The Sacramento-San Joaquin Delta, that giant maze of waterways at the heart of the Central Valley, is a house divided when it comes to recreation.
Boaters can explore a 1,100-mile tangle of sloughs and canals. It's a different story for landlubbers. At 740,000 acres, the Delta is nearly as large as Rhode Island. Yet it holds few public parks.
Access to levees, which are mostly privately owned, has been gradually banned across much of the estuary after some ill-behaved visitors spoiled the fun by dumping trash, disturbing vegetation and lighting bonfires.
Today, well-mannered anglers and bird-watchers are greeted by a profusion of "no trespassing" signs.
"It is a big controversy," said Amber Gomes, an employee of Hap's Bait & Tackle in Rio Vista and a lifelong Delta resident. "We've got a lot of people coming into town that are not treating our levees fairly. They bring in couches, they bring in chairs, they rearrange rocks. They leave our levees trashed."
In a new report, the state Department of Parks and Recreation proposes to ease the strain by building recreation facilities that would offer lots of ways to get near the water.
Mandated by 2009 water reform legislation, the report says visitor spending in the Delta generates $784 million annually and supports 15,000 jobs. There is potential for much more if only there were more trails, campsites and waterfront access.
"If we think about what Californians like to do camping, bike riding, sport fishing, bird-watching the Delta is great for that," said Dan Ray, chief of planning at State Parks.
Right now, though, there isn't much in the way of facilities for those activities. Sacramento County offers a few tiny shoreline parks for bank fishing, wading and picnics. They are little more than gravel turnouts with trash cans.
Only one state park Brannan Island State Recreation Area provides a full range of amenities such as campsites, trails, interpretive programs and a boat ramp.
Others, like Delta Meadows State Recreation Area, offer more potential than pleasure. The park near Locke leads to some of the Delta's most beautiful waterways. Yet it has no facilities beyond a blue plastic outhouse, overflowing trash cans and a crumbling and treacherous boat ramp.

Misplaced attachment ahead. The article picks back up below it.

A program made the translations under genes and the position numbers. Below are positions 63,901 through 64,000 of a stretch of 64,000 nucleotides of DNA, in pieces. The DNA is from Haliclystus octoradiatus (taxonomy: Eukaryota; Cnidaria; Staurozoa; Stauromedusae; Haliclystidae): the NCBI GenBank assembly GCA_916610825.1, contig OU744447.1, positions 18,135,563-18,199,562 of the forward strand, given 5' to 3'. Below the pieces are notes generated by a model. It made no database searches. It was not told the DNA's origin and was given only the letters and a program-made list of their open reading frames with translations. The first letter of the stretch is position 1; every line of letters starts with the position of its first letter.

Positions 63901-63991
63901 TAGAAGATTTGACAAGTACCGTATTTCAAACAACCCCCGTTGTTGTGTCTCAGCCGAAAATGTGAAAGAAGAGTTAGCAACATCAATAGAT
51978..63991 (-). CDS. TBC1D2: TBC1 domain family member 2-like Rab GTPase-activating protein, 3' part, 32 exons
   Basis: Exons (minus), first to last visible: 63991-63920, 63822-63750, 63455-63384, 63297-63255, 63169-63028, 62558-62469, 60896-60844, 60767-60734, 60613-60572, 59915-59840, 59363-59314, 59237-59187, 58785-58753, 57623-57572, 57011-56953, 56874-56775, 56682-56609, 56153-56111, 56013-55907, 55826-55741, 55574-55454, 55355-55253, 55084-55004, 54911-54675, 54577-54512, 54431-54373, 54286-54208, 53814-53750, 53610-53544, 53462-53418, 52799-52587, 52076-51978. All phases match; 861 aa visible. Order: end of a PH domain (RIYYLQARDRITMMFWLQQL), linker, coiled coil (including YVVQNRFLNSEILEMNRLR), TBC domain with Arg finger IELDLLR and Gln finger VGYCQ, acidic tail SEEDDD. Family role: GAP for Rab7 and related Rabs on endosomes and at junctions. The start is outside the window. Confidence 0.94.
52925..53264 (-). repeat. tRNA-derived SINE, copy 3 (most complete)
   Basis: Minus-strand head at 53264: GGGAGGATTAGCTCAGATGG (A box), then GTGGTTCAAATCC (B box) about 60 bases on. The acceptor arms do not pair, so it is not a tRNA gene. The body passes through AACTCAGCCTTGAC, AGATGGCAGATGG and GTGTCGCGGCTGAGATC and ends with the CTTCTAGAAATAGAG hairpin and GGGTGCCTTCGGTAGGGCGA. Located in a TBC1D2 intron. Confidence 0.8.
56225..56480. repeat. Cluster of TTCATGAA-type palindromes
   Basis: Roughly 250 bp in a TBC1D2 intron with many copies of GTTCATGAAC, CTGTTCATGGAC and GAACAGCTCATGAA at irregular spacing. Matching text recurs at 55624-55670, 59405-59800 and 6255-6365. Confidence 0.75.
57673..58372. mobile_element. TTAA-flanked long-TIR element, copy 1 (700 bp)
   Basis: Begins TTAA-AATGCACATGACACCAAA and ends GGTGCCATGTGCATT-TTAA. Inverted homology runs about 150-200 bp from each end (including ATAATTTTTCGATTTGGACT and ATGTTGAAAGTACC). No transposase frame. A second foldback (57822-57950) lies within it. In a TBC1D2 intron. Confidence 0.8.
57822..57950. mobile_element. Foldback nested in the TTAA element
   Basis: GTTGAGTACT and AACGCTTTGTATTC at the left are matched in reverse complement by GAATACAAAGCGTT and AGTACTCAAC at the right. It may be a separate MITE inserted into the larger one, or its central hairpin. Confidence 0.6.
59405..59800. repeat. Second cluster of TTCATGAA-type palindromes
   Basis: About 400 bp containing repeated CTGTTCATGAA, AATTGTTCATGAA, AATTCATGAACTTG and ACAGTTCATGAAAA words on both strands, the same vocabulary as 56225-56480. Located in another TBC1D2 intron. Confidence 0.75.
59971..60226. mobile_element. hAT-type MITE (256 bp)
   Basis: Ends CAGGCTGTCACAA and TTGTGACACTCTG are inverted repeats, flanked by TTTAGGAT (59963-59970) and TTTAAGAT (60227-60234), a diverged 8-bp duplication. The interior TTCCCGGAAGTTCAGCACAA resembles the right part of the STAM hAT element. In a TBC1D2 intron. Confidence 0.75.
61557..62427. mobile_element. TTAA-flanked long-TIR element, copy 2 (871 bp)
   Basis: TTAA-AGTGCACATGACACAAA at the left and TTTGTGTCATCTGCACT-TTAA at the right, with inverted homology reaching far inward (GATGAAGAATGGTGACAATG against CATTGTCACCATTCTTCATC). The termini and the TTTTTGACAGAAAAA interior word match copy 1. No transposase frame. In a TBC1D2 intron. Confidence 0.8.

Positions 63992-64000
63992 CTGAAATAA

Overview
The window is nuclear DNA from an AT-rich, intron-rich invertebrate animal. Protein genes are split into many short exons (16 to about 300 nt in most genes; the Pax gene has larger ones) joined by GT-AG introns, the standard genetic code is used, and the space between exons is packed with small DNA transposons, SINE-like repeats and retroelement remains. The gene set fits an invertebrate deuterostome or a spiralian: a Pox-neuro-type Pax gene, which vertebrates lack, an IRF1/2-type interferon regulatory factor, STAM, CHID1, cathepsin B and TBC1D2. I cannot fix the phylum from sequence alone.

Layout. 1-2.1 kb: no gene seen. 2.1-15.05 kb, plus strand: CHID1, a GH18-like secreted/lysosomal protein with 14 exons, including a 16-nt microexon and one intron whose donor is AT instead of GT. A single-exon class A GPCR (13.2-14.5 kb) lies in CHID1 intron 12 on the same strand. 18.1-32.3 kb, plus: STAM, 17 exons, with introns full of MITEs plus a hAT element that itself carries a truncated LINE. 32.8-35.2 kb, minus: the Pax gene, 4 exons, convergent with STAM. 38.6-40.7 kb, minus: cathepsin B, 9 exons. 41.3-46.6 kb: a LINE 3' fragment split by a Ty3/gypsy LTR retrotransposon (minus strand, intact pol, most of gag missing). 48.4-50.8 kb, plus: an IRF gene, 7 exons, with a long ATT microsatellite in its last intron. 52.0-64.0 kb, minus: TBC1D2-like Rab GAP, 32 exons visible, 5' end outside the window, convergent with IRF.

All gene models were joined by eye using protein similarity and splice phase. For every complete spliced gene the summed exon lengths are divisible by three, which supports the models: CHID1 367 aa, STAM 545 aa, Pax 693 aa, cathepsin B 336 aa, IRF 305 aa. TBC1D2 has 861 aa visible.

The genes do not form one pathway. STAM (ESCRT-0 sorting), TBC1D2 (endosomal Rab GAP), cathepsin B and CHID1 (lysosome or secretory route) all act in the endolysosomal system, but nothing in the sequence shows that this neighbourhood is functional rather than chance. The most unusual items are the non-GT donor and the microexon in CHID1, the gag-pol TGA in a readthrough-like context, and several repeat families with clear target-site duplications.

"We have county parks and certain facilities that haven't been fully developed, and really aren't maintained," said Barbara Barrigan-Parrilla, director of Restore the Delta, a local advocacy group. Before the state or county acquires additional public land, she said, "We need to first enhance parks that are already in the Delta."
Ray agreed, noting that the report recommends making better use of all public land in the Delta of which there is an ample supply.
Twitchell and Sherman islands in Sacramento County, for instance, are owned by the state Department of Water Resources. Totaling more than 13,000 acres, they offer lots of opportunity for nature trails, campgrounds, fishing piers and other amenities.
But for decades the islands have been leased to farmers, and offer no recreation facilities.
Barrigan-Parrilla supports public use of the islands, saying it would go a long way toward alleviating the strain on farmers, who own most of the Delta's private land and are largely responsible for levee upkeep via special maintenance districts.
"Farmers can't take the liability. They've had too much damage done on their property," she said.
The report also proposes making more use of Delta waterways. One idea is to anchor floating campsites on scenic sloughs for overnight visits by boaters and canoeists.
DWR and State Parks have already partnered to provide such campsites at Lake Oroville, and Ray said they are in huge demand.
The report is frank in stating there is no money for these projects, nor is there hope of a windfall soon. An $11 billion water and habitat restoration bond, expected on the 2012 ballot, includes hundreds of millions of dollars for Delta projects but none for parks.
"I don't think these are ideas for today or tomorrow," Ray said. "We're trying to look down the road and anticipate needs 10 to 20 years from now."
Barrigan-Parrilla said money should come from the big water agencies that take water from the Delta. They "should help enhance recreation for the Delta community. When you think in terms of state parks, it's truly enhancing a state function in return for using a state asset."
Public comments on the report may be submitted until May 31. It will then be used by the Delta Stewardship Council to create a larger plan for the region's future, due by January 2012.